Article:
Sunday, August 13, 2006

fatto a casa

















It used to be about take aways. A piping hot, stringy cheese topped, perfect crust masterpiece from a family run shop where the shop itself might have only been the width of the pizza oven. Nowadays the large pizza chains are churning out greasy, vile representations of the humble pie.

Having shifted about several times over the past few years, it is difficult to maintain local status with, let alone find, a decent pizzeria. And since staying in and cooking yields a better result for everything else.. why should pizza be any different?

So I make it at home.

How? Well, in a pinch I admit to using a purchased dough. Most bakeries will part with a bit of their fresh bread dough, sometimes sold by weight, for crust purposes. For those times when pizza cravings hit and even the most tempting delicacy will not suffice in its stead.

But mostly, the need for pizza is premeditated. The mixing, the kneading and the aroma of the dough proofing atop the cupboard.. it is easy, albeit minorly time consuming and the results: undeniably worth every minute.

Starting a dough is easy enough. I will use a traditional dry yeast for convenience (which works well enough) but if your neighbourhood has a local bakery, they will often have fresh yeast cakes available. I prefer fresh because it dissolves easier, gives a more vigorous rise and, in my opinion, aids in giving a better textured crumb. The crust texture is hugely dependent on the flour and its gluten forming protein content. I save my '00' durum wheat (semolina) flours for pasta and use a stronger unbleached all-purpose flour for pizza dough.

A quick tomato sauce is easy to prepare using a small jar of homemade sauce simmered for a few flavour infusing minutes over garlic and onion sauteed in olive oil finished with a sprinkle of oregano. It shouldn't be too watery but not reduced to a paste consistency, and a thin covering is all you need.

Although the chunky topped (unbaked) pizza in the picture doesn't look too sparse, the lighter the load the better the end product. For family, I keep it as they like it. Simple. Two or three toppings at the most with the exception of quattro formaggi. Here we were emptying the fridge: a sprinkle of black olives, a few bits of artichoke hearts, one slice of pancetta (diced), a few capers, some sliced pickled chilles and torn basil dotted with rough pieces of scamorza. Ah, cheese.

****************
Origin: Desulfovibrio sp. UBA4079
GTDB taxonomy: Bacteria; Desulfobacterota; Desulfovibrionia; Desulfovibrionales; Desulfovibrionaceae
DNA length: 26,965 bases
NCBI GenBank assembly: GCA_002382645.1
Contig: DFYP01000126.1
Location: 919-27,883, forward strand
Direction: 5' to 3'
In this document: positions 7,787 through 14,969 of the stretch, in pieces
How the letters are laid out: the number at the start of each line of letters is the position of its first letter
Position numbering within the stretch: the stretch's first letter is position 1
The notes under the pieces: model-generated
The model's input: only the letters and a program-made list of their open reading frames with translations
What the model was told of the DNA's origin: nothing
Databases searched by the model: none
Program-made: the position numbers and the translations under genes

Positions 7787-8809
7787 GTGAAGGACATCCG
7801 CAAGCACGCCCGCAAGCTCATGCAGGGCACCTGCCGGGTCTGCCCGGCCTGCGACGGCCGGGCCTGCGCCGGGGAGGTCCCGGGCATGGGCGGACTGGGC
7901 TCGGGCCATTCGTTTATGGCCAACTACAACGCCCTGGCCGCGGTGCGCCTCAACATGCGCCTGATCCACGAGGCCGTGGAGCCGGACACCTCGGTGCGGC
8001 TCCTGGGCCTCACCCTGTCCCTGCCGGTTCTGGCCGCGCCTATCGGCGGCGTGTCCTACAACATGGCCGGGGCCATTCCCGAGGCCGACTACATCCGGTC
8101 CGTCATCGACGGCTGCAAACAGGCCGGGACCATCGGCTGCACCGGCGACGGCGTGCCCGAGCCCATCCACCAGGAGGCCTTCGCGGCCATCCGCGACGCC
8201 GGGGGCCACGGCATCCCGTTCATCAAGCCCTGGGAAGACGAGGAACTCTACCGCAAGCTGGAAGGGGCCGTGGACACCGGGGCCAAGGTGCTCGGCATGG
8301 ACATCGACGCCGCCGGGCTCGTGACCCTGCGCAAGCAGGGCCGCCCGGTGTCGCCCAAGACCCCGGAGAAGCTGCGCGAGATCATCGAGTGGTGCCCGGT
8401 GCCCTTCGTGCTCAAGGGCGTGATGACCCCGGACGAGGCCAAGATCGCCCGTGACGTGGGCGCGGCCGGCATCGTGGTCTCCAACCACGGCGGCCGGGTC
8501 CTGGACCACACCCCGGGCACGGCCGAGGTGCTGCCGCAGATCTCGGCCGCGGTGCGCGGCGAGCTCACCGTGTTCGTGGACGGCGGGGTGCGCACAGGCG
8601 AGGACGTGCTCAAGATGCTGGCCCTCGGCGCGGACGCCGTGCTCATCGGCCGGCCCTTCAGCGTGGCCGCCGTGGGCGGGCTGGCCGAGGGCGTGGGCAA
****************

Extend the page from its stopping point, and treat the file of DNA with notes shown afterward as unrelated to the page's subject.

Scamorza is a mild, stretched curd cheese traditionally ripened but for a few days that has that typical stringy melt. It is what most commercial 'mozzarella' cheeses really are. I won't turn this post into the great Mozzarella debate, but the only cheese that can be called 'mozzarella' is mozzarella di bufala. Made with buffalo milk, it is so delicate and gloriously flavoured that placing it over pizza should be a crime. It is, however, acceptable (and more economical) to use the alternative versions made with cows milk to top a pizza margherita. Commonly called bocconcini (the little bites) and larger 'fior di latte' slice much easier and won't release whey on baking to make your beautiful crust a soggy mess.

Baking pizza should have but one rule. And that is the oven should be hot hot hot. I set the gas to a blistering 230 degrees C, preheat a terracotta baking stone and shift the pizzas in and out of the oven on parchment paper (not waxed paper) with a wooden board. This heat sets the exterior of the crust quickly so that it doesn't get the chance to rise in the oven. Here is where the crispy thin crust with the chewy interior is formed. Baking stones are now readily available in good supply shops and a good one will last indefinitely.

I cannot say the same of the pizza. We celebrated the World Cup with a triple batch of dough, that is 12 individual pizze about 25 cm diameter or so and a group of friends. And a bottle of Plunkett's Shiraz

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